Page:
Five Stars 15 Mar. 2015
By Amazon Customer - Published on Amazon.com
Format: Paperback Verified Purchase
Product was delivered early. The exact right product.
3 of 6 people found the following review helpful
Excellent study of medical internationalism 10 July 2012
By William Podmore - Published on Amazon.com
Format: Paperback
This is a fascinating and informative book.

Between 1961 and 2008, Cuba sent 185,000 medical specialists to work in 103 nations. The Cuban-Venezuelan project Misión Milagro has provided free eye surgery to more than 1.5 million people in Latin America and the Caribbean.

Between 1998 and 2007, Cuban medical personnel in Haiti conducted almost 15 million patient visits that helped bring big changes to Haiti's people. Life span increased from 54 to 61, and the maternity death rate, infant mortality rate and child mortality rate all fell by more than half.

After the 2010 earthquake, the US Navy treated 871 patients and performed 843 surgical operations in seven weeks. In the same period, Cuban medical brigades treated 227,443 patients and performed 6,499 surgical operations. In the USA, the organisation Project Censored named "Cuba Provided the Greatest Medical Aid to Haiti after the Earthquake" as one of 2010's outstanding stories ignored by the corporate media.

By 2009, Cuba had 74,880 doctors, one for every 150 citizens, more than the USA's one for every 417. In 2008, Cuba's infant mortality rate was 5/1,000, the USA's was 7/1,000; and Cuba's mortality rate of under-5s was 6/1,000, the USA's was 8/1,000.

Cuba has achieved all this in the teeth of the US state's 50-year assault on Cuba which has included invasions, terrorist bombings and sabotage, assassinations (attempted and achieved), biological warfare, the economic blockade, lying propaganda, disinformation and media sabotage.

James Cason, head of the US Interests Section, was told in 2002 to create so much `chaos' that Cuba would expel him, causing a complete break in diplomatic relations. Cuba did not fall into the trap. Instead it charged 75 Cubans, who had collaborated with Cason, with taking aid from a foreign power in order to engage in activities harmful to the government (which is also a crime in the USA and most other countries).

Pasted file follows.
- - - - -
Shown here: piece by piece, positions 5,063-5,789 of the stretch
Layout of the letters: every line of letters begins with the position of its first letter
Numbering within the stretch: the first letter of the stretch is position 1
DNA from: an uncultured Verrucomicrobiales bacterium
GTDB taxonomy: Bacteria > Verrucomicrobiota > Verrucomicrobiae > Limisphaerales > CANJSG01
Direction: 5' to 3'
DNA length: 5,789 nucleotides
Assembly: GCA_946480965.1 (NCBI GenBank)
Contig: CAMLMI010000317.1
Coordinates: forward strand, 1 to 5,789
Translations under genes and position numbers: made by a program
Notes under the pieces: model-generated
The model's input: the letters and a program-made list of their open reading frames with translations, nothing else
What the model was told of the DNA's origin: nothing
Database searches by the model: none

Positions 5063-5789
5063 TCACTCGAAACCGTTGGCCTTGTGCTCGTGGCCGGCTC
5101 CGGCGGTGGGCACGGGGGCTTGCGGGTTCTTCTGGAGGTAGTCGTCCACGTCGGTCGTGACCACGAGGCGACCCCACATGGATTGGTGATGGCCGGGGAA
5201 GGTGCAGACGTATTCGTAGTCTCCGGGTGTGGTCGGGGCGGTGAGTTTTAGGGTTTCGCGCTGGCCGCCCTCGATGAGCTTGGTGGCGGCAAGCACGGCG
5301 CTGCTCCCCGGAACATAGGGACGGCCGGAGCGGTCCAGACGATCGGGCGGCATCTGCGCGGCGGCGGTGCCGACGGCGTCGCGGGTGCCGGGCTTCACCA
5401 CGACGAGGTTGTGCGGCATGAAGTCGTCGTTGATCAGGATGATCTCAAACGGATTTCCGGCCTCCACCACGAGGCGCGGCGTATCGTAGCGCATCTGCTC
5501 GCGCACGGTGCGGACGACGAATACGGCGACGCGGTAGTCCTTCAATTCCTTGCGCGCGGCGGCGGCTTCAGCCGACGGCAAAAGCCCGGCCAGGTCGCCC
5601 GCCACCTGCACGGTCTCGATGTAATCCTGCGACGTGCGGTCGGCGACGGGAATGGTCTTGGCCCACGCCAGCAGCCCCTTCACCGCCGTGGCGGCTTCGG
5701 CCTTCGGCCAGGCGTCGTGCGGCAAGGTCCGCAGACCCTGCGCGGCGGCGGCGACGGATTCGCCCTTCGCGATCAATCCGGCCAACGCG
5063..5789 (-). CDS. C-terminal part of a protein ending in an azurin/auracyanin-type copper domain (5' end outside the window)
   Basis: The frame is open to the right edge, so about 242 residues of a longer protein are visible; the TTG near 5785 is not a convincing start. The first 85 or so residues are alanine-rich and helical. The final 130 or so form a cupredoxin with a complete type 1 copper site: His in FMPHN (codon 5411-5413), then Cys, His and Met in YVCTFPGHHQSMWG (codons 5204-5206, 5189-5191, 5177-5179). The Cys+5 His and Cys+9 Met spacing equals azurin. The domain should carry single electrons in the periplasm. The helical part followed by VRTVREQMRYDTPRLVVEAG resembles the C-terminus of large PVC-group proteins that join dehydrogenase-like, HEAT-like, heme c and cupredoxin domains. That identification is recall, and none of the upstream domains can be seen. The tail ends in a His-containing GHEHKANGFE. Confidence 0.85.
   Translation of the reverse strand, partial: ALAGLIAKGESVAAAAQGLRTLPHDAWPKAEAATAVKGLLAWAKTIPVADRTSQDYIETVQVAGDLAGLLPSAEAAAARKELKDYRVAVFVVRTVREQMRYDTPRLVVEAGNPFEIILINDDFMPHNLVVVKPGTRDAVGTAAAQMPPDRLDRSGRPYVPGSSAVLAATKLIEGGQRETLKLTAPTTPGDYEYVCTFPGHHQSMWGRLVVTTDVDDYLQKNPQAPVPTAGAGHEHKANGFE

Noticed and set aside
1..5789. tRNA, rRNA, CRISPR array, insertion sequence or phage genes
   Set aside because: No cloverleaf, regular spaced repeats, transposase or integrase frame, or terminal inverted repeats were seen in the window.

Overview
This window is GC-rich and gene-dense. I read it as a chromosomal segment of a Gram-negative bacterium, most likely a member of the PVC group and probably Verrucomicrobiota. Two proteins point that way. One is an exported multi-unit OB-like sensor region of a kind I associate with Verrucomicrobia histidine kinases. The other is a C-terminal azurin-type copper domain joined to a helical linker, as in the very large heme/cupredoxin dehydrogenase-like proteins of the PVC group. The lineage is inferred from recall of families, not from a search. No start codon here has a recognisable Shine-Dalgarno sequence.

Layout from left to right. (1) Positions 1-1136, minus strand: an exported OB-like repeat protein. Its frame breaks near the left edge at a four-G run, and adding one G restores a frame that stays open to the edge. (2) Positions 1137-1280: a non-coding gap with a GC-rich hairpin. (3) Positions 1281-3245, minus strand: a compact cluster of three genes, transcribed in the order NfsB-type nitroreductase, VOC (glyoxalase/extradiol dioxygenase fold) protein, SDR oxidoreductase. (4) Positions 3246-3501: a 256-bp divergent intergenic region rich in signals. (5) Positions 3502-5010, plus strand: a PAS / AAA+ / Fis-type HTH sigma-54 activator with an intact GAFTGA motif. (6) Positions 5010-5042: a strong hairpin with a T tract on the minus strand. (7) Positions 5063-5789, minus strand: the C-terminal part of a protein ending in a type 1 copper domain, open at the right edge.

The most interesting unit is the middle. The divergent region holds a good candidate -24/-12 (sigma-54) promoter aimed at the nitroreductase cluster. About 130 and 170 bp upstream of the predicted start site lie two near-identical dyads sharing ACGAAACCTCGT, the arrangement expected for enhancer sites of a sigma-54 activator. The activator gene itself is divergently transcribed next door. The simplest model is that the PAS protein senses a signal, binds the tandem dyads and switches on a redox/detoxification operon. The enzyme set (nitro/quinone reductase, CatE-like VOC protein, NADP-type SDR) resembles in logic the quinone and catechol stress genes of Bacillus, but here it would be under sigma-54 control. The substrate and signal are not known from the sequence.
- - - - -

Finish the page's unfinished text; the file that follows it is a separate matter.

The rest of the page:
In 2005 the National Endowment for Democracy (NED) paid the governments of Poland, Romania and the Czech Republic $2.4 million to fund their anti-Cuba groups. In 2006, the US government set up a `Cuba Fund for a Democratic Future' with an $80 million budget. In 2010 the US Agency for International Development was sending 50 people a month into Cuba to deliver `technical and financial' assistance to `dissidents'.

The State Department lied that the USA was not involved in the 2002 coup attempt in Venezuela, but its own Office of Inspector General reported, "It is clear that NED, Department of Defense (DOD), and other U.S. assistance programs provided training, institution building, and other support to individuals and organizations understood to be actively involved in the brief ouster of the Chavez government."

The US state under Obama is still doing its worst to destroy the wonderful health care achieved by Cuba and Venezuela.
2 of 6 people found the following review helpful
Couldn't go past page 30. 22 Feb. 2014
By ELI A. - Published on Amazon.com
Format: Kindle Edition
This lady is terribly misinformed. I've lived in Vzla my whole life and this book is a bunch of BS. It may sound hopeful and nice to people living outside of Venezuela, but this book is far from reality for those of us living here. If what you're looking for is a fairy tale, then by all means read it, but let me tell you, there are better books on the subject out there. Look elsewhere.